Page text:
Somehow your blog followers feel like 'family' and it is a Godsend to people who are alone.

I will never forget the time I broke my hip and you told my blog friends about it. I got so many 'get well' cards that I was the envy of the re-hab center.

Your blog is so informative that it's no wonder you have such loyal and erudite commentators.

I check into your blog and comments nearly every day ( and one or two others who think in an interesting way ) and it gives me lots of food for thought during the following 24 hours. This week's blog and comments all about "that conversation" got me thinking in a whole new way about how I want to plan and discuss the last stages of my life and how to go about organising the practicalities of it all.
Many thanks to all involved!

I value the comments to be read after the post as a way of "hearing" new ideas. So thank you, Ronnie, for sharing so much to think about and also to the commenters.

Great discussion and excellent comments.

Ronnie, I did appreciate your reminder about breaking up a comment into paragraphs. And short paragraphs at that.

Salt and pepper, love and marriage, blog and comments....you can't have one without the other! Like most here,I seek out your blog daily ...well, sometimes I skip Sundays, sorry Peter. I've found useful information, entertainment and especially food for thought. As I read I start to wonder what you regular commenters will add to the conversation. I'm usually enlightened and humbled by the depth of thought I find. Thank you all for enriching my days.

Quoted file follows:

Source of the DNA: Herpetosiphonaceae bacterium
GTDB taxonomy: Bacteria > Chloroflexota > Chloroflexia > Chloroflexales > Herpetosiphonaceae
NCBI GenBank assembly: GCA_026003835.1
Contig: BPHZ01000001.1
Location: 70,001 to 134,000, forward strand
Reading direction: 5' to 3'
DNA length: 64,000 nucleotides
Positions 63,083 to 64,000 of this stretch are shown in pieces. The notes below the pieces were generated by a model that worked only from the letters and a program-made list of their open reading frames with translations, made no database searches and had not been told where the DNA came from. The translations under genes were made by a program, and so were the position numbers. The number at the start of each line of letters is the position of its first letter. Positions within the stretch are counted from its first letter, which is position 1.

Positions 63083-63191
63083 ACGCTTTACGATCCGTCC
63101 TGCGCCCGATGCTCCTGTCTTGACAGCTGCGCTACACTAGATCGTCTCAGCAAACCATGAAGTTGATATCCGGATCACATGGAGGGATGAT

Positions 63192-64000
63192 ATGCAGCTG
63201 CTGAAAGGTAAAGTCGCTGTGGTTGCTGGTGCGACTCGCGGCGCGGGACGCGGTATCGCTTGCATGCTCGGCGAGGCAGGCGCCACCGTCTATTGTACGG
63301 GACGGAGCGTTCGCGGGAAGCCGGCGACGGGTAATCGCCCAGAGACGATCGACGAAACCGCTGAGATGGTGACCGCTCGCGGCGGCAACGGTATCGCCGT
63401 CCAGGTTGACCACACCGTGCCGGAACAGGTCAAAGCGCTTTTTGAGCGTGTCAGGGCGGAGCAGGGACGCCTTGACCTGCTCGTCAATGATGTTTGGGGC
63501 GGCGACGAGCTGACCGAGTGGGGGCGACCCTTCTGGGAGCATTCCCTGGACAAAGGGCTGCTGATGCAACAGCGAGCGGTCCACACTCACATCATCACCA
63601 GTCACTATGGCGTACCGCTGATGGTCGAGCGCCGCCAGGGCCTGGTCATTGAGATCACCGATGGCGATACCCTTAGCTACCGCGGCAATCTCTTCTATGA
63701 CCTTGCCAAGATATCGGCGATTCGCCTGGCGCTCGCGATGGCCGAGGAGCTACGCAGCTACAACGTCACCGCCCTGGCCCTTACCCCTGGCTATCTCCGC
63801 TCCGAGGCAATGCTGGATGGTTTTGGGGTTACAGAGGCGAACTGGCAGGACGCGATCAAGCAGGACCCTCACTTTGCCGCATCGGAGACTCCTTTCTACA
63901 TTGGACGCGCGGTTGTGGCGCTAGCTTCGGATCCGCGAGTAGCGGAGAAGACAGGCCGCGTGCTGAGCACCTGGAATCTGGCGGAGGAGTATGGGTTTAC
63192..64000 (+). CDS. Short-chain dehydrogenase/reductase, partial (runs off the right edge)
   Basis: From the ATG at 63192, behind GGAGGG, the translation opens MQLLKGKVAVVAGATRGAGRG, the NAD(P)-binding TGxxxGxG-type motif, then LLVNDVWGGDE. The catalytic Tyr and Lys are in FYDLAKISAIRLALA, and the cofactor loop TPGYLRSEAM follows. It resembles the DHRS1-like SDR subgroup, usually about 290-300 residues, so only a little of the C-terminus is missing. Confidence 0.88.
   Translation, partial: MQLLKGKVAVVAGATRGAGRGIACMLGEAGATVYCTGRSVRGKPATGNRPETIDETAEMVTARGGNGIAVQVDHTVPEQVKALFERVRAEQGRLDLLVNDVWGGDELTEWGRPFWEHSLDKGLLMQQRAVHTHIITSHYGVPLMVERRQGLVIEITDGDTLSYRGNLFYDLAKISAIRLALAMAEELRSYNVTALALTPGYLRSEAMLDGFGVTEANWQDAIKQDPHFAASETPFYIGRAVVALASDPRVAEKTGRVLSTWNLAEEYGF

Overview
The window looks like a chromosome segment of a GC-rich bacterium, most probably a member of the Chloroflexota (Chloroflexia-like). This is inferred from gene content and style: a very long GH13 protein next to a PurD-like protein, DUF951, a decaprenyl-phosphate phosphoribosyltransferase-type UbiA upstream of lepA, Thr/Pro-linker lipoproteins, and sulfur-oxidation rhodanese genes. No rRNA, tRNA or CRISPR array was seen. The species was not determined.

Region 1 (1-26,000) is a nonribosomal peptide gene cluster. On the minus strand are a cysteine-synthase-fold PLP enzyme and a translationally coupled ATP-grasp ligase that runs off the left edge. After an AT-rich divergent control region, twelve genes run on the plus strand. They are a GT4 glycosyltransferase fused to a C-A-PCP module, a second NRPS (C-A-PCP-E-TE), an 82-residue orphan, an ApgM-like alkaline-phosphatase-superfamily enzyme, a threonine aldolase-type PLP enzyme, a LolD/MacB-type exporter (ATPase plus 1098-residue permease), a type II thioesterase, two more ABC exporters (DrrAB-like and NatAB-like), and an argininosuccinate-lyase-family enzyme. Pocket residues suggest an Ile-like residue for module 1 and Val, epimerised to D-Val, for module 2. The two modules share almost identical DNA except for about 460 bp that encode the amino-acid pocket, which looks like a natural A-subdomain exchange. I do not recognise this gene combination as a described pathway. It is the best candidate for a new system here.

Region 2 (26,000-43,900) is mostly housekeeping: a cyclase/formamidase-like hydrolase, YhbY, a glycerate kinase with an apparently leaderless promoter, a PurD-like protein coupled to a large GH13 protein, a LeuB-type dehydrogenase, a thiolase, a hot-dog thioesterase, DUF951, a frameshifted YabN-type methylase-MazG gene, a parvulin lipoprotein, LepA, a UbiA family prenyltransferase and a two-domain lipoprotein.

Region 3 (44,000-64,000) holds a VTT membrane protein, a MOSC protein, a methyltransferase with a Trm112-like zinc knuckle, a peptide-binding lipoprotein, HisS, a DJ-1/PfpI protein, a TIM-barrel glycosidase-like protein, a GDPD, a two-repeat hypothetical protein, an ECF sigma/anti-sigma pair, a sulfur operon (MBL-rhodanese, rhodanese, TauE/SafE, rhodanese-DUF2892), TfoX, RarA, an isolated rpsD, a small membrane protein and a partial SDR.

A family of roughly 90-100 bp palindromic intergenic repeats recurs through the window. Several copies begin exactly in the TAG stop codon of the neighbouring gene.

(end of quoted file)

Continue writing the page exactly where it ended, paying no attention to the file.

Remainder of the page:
I've been with you from the beginning Ronni! Haven't missed a day & what I appreciate most is how much I've learned not only from you, but the regulars here. I come here early every day, love Saturdays especially & find some sanity in the midst of the world's madness. Thank you many times over :) Dee

I'm a reader more than a commenter but like the idea that I can comment here if I want to.
Turning comments off gives the reader the idea that their point of view isn't worth anything - it's 'my way' or 'no way' as far as the author is concerned.

Digital conversations, civil arguments and moderate praise are what makes this new world go round.

I read this blog daily -- and the comments -- even if the subject is one that doesn't particularly affect me....

I do wish that you had a list of "favorite" blogs so that I could check out the ones your commenters have. I know you list hundreds of blogs, but I don't know which blogs go with which commenter.

And thank you for allowing comments and for keeping out the trolls!

I don't know exactly when I started reading your blog, or how I ran across it, but it has become a highlight of my day. I enjoy reading the comments as well.

Though I do have a small group on Facebook, reading the unmoderated comments on the articles that come through the newsfeed does not restore my faith in humanity.